I was going to do 12 Angry Men to illustrate democratic deliberation, but that movie gets so obnoxious I honestly didn't feel like watching it again, lol. So I'm showing portions of The Corporation to open a debate of corporate personhood and public vs private goods and services. It's Rousseau's economic theories that the kids are most interested in anyway.

Who are your favorite contract theorists?
Hoarders! It's totally addictive; I cannot stop watching that show -- maybe because I understand how easily and gradually one could reach that state. I definitely have a "collecting" impulse myself. The thought of falling into the hoarder trap is a scary one -- so if anything, I'm overly-vigilant about not keeping too much stuff and about keeping my counters and tables totally free of clutter. But that acquisitive urge is a powerful one.

I do think there are some ethical problems with Hoarders, though. I think the dramatic structure sets people up for failure. It's simply not possible for the hoarders to agree to part with as much stuff as they need to part with. If they were psychologically capable of getting rid of their hoard, they would have done so before now. So asking them on-camera to throw things away is cruel -- it puts them in a very stressful position, where they know they are being watched and judged. It's exactly the sort of situation that is going to make them desperate for the security and comfort that their hoarding behavior brings them. So of course they can't succeed. I think it would be much better for them if the crews just came in and did the cleaning-up with the hoarder being totally off the premises. But then, of course, there would be no show.

But still, I'm like you -- enthralled by it.

Edited at 2011-07-29 01:01 pm (UTC)
I thought that it was bad to just throw out all of a hoarders stuff while they are gone because half their problem is failing to take responsibility for the clutter? But I do agree that the TV situation is weird. On the one hand, most of the people on the show are in crisis situations that require immediate intervention. On the other hand, a TV show seems like the most stressful way anyone could possibly choose to resolve a serious mental health issue. But they are choosing it freely...but then, the young children in the households are *not* choosing to have this problem exposed to all their classmates... From an ethical perspective, it is very confusing!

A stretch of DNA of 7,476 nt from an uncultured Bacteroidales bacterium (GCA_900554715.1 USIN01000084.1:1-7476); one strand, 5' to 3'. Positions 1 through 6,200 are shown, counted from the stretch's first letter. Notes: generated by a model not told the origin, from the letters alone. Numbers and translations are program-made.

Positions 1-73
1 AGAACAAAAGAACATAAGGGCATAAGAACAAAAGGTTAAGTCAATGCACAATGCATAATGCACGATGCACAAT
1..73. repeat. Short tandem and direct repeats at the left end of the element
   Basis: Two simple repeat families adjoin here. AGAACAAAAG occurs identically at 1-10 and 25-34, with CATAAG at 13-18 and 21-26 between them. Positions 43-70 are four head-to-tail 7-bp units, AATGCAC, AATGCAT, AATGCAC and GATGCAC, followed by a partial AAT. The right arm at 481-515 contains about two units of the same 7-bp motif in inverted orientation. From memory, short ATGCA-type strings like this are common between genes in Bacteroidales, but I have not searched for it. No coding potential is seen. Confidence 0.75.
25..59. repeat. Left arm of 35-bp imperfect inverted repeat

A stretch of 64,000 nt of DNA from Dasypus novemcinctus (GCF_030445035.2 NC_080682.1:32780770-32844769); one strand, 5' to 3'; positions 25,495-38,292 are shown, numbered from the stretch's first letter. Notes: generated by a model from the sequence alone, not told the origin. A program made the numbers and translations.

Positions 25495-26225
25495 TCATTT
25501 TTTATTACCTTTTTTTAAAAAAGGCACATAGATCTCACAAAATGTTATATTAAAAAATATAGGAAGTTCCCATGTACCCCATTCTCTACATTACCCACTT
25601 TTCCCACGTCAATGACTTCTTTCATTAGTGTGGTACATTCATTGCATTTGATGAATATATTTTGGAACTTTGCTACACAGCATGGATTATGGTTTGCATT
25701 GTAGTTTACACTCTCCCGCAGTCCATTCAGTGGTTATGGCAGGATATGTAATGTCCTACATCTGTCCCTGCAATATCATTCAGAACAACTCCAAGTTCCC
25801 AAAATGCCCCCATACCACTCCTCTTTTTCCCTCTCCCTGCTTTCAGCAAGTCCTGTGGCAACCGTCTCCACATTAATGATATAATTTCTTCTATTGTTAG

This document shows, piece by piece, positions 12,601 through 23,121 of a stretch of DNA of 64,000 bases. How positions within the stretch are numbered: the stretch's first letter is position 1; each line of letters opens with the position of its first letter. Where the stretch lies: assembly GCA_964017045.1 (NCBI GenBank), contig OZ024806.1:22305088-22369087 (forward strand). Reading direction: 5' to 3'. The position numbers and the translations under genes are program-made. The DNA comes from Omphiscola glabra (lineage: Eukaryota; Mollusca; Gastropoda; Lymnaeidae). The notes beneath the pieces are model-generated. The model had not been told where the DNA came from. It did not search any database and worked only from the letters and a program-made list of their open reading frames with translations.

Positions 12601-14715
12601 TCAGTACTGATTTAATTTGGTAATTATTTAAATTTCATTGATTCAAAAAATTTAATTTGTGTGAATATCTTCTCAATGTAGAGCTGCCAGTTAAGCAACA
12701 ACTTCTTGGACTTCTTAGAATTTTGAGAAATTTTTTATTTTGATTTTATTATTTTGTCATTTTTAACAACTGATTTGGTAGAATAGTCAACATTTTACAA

YAY about the Sulu story!! Sending you good creative vibes.


My sister (whom I live with) watches Hoarders. I can't bring myself to put on an episode personally, but when she has it on... I am compelled to stop whatever I'm doing and watch. Like you, I feel some moral twinge, and yet I'm fascinated. I'll confess that there's a trainwreck element to it, but also I never know if I'm going to be kind of heartbroken watching the featured hoarder in action (like the guy who hoarded rats) or if I'm going to want to smack them into the next zip code. Plus, as someone with packrat tendencies, there's also the "there but for the grace of God go I" factor.
Thank you for the encouragement about the Sulu story on my last WIP post. Your comment was one of the ones that inspired me to finish it!

I agree -- part of what's so fascinating about the show is that we can all empathize with it. I think everyone has too much stuff, and I really understand the people who say they need possessions to hold onto their memories. Even though I am definitely not a hoarder, I did just completely let my old apartment go. I never swept or dusted or put away my stuff, and somehow I did not realize how disgusting it was until I was moving out. So, even though I doubt I could ever let a house get as extreme as some of these people do, I can understand the mindset that helps them get there.
Yay, I'm happy to help :)

part of what's so fascinating about the show is that we can all empathize with it. I think everyone has too much stuff, and I really understand the people who say they need possessions to hold onto their memories.

Yes! Especially in cases where the hoarder is holding onto something from a dead loved one. Like there was one woman where two of her grandchildren had died, or another whose husband had died. It's like - I haven't experienced that, and who knows if that would push me over the edge from pack-ratting into full-out hoarding?